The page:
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Mammal-plant dynamics in forests: interactions and implications for understory plant diversity

Royo De Sedas, Alejandro (2005) Mammal-plant dynamics in forests: interactions and implications for understory plant diversity. Doctoral Dissertation, University of Pittsburgh. (Unpublished)

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In forest communities, the composition and abundance of plants in the understory is generally mediated via a complex interplay between herbivory and competition. Nonetheless, most research assesses the effect of herbivory and competition independently and rarely investigates potential interactions between the two factors. In this dissertation, I examine how herbivory and competition, alone and in concert, influence forest understory plant diversity. At one extreme, herbivory is hypothesized to reduce interspecific competition, thus allowing for greater species coexistence in the understory. In chapter one, I test this hypothesis in the herbaceous community of a tropical forest in central Panamá. I found mammals limited the abundance of the dominant herbs while simultaneously limiting the establishment of rare species. In contrast, intense herbivory may reduce the diversity of the most palatable species allowing browse-resistant species to rapidly expand and overtake the forest understory. In chapter two, I explore this alternative by reviewing the processes leading to the formation of recalcitrant understory layers worldwide and summarizing the mechanisms by which these layers inhibit tree seedling regeneration and alter forest succession. In chapter three, I experimentally examining how a recalcitrant understory layer limits tree species recruitment via direct competitive as well as indirect, apparent competitive interactions. Specifically, by providing a favorable microhabitat for small mammals, a dense understory canopy can facilitate increased granivory, thereby indirectly limiting tree recruitment. I found a dense hay-scented fern (Dennstaedtia punctilobula) understory exerts strong apparent competitive effects on the emergence of black cherry (Prunus serotina) and strong competitive effects on emergence and survival of red maple (Acer rubrum). In chapter four, I explore the potential interactions between white-tailed deer (Odocoileus virginianus) and a dense canopy of hay-scented fern. This work demonstrates that in light limited, closed-canopy forests, a dense understory layer strongly suppresses germination and survival of several shade intolerant tree species. Furthermore, I argue that century-long legacy of deer overbrowsing has resulted in a depauperate forest community that predisposes future declines in plant diversity and increased monodominance. In all, these findings stress the need to discriminate among multiple ecological factors and assess their relative importance in structuring natural communities.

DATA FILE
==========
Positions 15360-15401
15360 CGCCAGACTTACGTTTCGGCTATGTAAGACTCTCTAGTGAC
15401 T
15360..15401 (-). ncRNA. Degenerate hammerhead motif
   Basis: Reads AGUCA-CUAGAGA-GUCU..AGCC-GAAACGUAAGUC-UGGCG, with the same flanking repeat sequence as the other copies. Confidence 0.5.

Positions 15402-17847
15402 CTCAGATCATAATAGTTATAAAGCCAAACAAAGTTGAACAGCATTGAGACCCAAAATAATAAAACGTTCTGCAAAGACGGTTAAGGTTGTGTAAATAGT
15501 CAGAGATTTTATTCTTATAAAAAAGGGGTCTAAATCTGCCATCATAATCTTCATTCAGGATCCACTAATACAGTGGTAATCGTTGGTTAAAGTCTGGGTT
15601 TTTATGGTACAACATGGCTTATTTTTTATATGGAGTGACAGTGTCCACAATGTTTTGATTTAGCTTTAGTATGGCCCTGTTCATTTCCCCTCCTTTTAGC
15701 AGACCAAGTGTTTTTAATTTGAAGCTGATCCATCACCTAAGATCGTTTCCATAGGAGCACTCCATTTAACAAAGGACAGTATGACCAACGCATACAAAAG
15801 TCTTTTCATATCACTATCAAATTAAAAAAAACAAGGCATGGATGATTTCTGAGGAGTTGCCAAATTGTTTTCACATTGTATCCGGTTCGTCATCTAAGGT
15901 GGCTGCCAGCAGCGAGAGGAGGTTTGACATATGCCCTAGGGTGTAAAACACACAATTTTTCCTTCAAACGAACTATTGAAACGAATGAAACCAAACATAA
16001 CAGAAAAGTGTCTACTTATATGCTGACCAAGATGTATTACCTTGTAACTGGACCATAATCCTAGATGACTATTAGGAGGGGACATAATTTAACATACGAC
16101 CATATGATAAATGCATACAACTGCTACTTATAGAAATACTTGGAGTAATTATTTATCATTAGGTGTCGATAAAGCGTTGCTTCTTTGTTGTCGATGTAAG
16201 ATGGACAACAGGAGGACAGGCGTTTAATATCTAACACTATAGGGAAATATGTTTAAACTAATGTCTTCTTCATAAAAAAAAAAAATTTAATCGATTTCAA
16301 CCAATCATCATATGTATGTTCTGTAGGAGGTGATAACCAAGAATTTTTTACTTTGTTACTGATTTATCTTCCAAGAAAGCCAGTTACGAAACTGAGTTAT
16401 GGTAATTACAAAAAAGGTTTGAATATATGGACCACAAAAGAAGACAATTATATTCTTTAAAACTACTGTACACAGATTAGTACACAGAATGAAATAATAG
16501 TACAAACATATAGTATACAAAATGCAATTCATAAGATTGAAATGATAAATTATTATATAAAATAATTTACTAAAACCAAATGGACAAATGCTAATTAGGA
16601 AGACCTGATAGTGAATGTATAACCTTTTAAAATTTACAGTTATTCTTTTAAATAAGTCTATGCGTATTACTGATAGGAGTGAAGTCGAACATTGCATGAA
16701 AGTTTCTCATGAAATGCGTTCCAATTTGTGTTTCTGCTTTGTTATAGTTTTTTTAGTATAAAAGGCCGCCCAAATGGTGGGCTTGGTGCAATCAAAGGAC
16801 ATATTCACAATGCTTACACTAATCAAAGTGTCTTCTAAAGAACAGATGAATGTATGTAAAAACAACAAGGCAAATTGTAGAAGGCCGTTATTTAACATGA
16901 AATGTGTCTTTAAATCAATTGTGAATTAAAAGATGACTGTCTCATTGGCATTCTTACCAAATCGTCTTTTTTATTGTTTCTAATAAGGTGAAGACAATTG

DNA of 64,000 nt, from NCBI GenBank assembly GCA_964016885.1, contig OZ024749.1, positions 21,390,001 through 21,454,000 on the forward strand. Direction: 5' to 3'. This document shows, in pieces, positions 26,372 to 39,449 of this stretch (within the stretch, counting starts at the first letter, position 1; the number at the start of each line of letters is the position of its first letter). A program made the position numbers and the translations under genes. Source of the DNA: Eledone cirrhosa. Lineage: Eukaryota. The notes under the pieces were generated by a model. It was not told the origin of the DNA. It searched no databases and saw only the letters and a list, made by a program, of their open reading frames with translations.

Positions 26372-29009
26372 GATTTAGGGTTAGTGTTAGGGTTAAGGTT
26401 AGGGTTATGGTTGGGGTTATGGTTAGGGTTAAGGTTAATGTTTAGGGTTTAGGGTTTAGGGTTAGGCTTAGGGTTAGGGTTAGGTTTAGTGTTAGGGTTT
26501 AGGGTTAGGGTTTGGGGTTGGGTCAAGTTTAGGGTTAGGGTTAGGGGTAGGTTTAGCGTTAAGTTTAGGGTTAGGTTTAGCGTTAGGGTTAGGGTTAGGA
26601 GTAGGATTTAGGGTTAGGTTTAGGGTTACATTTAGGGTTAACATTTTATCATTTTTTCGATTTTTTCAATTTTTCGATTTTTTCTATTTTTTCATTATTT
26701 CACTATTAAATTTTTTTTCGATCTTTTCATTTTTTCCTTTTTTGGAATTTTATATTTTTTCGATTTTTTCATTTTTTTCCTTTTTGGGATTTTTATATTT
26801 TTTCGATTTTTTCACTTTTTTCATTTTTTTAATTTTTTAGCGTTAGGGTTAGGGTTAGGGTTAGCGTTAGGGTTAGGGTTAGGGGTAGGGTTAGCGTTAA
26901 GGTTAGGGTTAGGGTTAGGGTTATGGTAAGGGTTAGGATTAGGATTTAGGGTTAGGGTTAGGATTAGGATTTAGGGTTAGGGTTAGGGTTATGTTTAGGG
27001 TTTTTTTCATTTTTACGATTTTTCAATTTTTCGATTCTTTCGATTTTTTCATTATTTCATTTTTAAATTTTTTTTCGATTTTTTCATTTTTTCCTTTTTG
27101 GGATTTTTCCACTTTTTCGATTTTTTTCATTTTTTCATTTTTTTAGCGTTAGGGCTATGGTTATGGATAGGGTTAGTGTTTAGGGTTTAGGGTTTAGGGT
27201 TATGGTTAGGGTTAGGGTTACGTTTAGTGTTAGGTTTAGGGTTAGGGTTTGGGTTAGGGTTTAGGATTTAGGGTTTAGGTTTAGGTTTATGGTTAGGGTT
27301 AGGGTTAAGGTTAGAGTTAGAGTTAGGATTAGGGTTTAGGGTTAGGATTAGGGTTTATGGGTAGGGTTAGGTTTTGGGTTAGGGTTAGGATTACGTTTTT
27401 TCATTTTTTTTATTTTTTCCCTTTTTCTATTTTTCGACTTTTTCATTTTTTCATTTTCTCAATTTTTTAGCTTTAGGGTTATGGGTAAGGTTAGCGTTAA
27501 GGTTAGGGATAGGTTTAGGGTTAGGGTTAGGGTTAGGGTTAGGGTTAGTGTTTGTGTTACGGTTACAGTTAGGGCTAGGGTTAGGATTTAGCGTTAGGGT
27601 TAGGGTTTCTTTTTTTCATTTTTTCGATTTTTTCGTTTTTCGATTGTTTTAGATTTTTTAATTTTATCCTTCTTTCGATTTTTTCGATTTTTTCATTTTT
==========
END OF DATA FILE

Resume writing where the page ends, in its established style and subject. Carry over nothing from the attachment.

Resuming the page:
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Item Type: University of Pittsburgh ETD
Status: Unpublished
CreatorsEmailPitt UsernameORCID
Royo De Sedas,
ETD Committee:
TitleMemberEmail AddressPitt UsernameORCID
Committee ChairCarson, Walter Pwalt@pitt.eduWALT
Committee MemberMerritt, Joseph
Committee MemberRelyea, Rickrelyea@pitt.eduRELYEA
Committee MemberHorsley, Stephen
Committee MemberTonsor, Stevetonsor@pitt.eduTONSOR
Date: 10 October 2005
Date Type: Completion
Defense Date: 27 June 2005
Approval Date: 10 October 2005
Submission Date: 4 August 2005
Access Restriction: No restriction; Release the ETD for access worldwide immediately.
Institution: University of Pittsburgh
Schools and Programs: Dietrich School of Arts and Sciences > Biological Sciences
Degree: PhD - Doctor of Philosophy
Thesis Type: Doctoral Dissertation
Refereed: Yes
Uncontrolled Keywords: forest understory; herbaceous; interference; plant competition; regeneration
Other ID:, etd-08042005-214212
Date Deposited: 10 Nov 2011 19:56
Last Modified: 15 Nov 2016 13:48


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